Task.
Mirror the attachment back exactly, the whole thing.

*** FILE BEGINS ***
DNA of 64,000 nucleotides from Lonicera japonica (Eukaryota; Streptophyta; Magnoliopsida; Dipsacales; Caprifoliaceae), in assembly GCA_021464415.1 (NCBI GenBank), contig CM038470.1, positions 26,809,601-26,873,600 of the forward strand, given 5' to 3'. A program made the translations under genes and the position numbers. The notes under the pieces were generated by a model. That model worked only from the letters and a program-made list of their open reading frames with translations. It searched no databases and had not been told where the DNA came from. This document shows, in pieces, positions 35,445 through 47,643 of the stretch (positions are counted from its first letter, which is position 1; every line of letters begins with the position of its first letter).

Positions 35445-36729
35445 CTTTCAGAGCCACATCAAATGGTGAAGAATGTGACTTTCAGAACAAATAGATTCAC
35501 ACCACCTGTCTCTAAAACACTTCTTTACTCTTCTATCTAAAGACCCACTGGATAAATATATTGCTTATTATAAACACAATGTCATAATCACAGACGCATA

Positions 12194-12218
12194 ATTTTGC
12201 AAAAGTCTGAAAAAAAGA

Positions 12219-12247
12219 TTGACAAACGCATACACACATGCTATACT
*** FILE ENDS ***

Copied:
DNA of 64,000 nucleotides from Lonicera japonica (Eukaryota; Streptophyta; Magnoliopsida; Dipsacales; Caprifoliaceae), in assembly GCA_021464415.1 (NCBI GenBank), contig CM038470.1, positions 26,809,601-26,873,600 of the forward strand, given 5' to 3'. A program made the translations under genes and the position numbers. The notes under the pieces were generated by a model. That model worked only from the letters and a program-made list of their open reading frames with translations. It searched no databases and had not been told where the DNA came from. This document shows, in pieces, positions 35,445 through 47,643 of the stretch (positions are counted from its first letter, which is position 1; every line of letters begins with the position of its first letter).

Positions 35445-36729
35445 CTTTCAGAGCCACATCAAATGGTGAAGAATGTGACTTTCAGAACAAATAGATTCAC
35501 ACCACCTGTCTCTAAAACACTTCTTTACTCTTCTATCTAAAGACCCACTGGATAAATATATTGCTTATTATAAACACAATGTCATAATCACAGACGCATA

Positions 12194-12218
12194 ATTTTGC
12201 AAAAGTCTGAAAAAAAGA

Positions 12219-12247
12219 TTGACAAACGCATACACACATGCTATACT